April 9, 2013
Is the IRS about to get too close for comfort? New reports brought to light by one privacy and data security expert suggest that this tax filing season the Internal Revenue Service may be monitoring social media for any clues of tax cheats.
According to Kristen Mathews, a partner attorney at law firm Proskauer Rose LLP who specializes in privacy and data security, there are reports that the IRS will be checking into individual Facebook and Twitter accounts for improprieties.
Though the agency says that it will only conduct such monitoring if a tax form raises a red flag, it is somewhat unclear to what extent it will be capable of delving into social media accounts.
Social media tools used by marketing companies, for example, are capable of conducting widespread searches for certain keywords, and though they can often take advantage of small “loopholes” in Facebook privacy settings, they are generally limited to publicly divulged information.
Data mining is now widespread on social media, as companies often use Twitter buzz and comments left on Facebook to measure consumers’ thoughts on particular products, or to get ahead of a potential public relations issue.
In regards to government monitoring of social media, there are already plenty of instances where information collected through both Twitter and Facebook has been used to file criminal charges against individuals. Just last week, New York officials announced the indictment of 63 East Harlem gang members , whose movements were tracked with the help of clues they left behind on their social media accounts.
According to Proskauer’s comments to a local Fox affiliate, there may be good reason to take care with what you say in regards to tax information via social media channels.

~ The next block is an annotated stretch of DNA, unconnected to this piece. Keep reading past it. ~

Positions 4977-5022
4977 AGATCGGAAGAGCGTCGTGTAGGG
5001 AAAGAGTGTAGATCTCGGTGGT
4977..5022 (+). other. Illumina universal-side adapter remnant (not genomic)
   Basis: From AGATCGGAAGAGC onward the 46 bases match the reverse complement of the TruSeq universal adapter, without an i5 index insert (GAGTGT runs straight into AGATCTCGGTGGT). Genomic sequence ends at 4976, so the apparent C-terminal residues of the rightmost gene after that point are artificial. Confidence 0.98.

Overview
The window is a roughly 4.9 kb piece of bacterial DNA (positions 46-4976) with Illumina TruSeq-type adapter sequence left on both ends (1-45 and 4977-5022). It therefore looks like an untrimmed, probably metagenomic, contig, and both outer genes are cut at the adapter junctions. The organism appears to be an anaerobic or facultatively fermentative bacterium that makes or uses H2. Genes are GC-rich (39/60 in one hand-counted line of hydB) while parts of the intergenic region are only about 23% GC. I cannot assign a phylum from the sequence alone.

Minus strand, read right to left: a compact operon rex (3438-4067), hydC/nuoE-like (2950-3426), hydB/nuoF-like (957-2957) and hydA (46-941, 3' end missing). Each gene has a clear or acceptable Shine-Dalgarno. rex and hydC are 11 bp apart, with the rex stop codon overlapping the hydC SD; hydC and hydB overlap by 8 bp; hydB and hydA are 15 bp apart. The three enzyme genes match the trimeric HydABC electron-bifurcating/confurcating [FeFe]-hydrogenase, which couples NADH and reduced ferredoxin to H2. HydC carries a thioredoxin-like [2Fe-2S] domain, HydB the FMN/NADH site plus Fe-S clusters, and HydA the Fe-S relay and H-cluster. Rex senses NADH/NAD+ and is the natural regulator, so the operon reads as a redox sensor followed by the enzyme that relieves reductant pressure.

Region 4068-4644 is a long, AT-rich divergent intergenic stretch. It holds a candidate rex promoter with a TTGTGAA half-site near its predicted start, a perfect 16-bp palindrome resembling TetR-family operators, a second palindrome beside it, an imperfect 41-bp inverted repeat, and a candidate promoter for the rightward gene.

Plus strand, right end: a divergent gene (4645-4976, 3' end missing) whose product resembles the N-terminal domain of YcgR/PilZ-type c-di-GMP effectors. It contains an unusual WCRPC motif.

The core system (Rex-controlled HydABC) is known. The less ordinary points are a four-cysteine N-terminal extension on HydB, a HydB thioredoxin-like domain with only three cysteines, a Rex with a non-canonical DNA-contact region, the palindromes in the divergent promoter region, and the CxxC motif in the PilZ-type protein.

- A d v e r t i s e m e n t
So far, most concerns regarding the government’s surveillance of social media have been focused on the Department of Homeland Security and the FBI. Organizations such as the Electronic Privacy Information Center have filed Freedom of Information Act requests and even gone to court to acquire more details on just what kind of data the government is looking for, and whether their monitoring tools could exceed privacy settings.
Only a few months ago, The Guardian published information about one highly invasive tool called “Riot” being developed by Raytheon, one of America’s largest defense contractors, which could not only mine information from social networking websites, but even predict behavior based on data. Riot is allegedly able to extract data embedded on photographs shared via social media, for example, to provide geographic information to track an individual’s actual movements, and collect an “entire snapshot of a person’s life” in short order.
Though there’s no evidence that an agency such as the IRS would resort to such a powerful degree of monitoring, the fact that government contractors are already working on such tools seems to make transparency a key measure of intent.
Only last year, it was revealed that the DHS had been creating accounts on blogs and social networking sites such as Twitter and Facebook to gather data on “suspect terms” posted by Americans. At the time, the agency only said that it was in the process of developing guidelines for how to gather information from social media while still protecting privacy, though it made it fairly clear that it considered such monitoring fair game.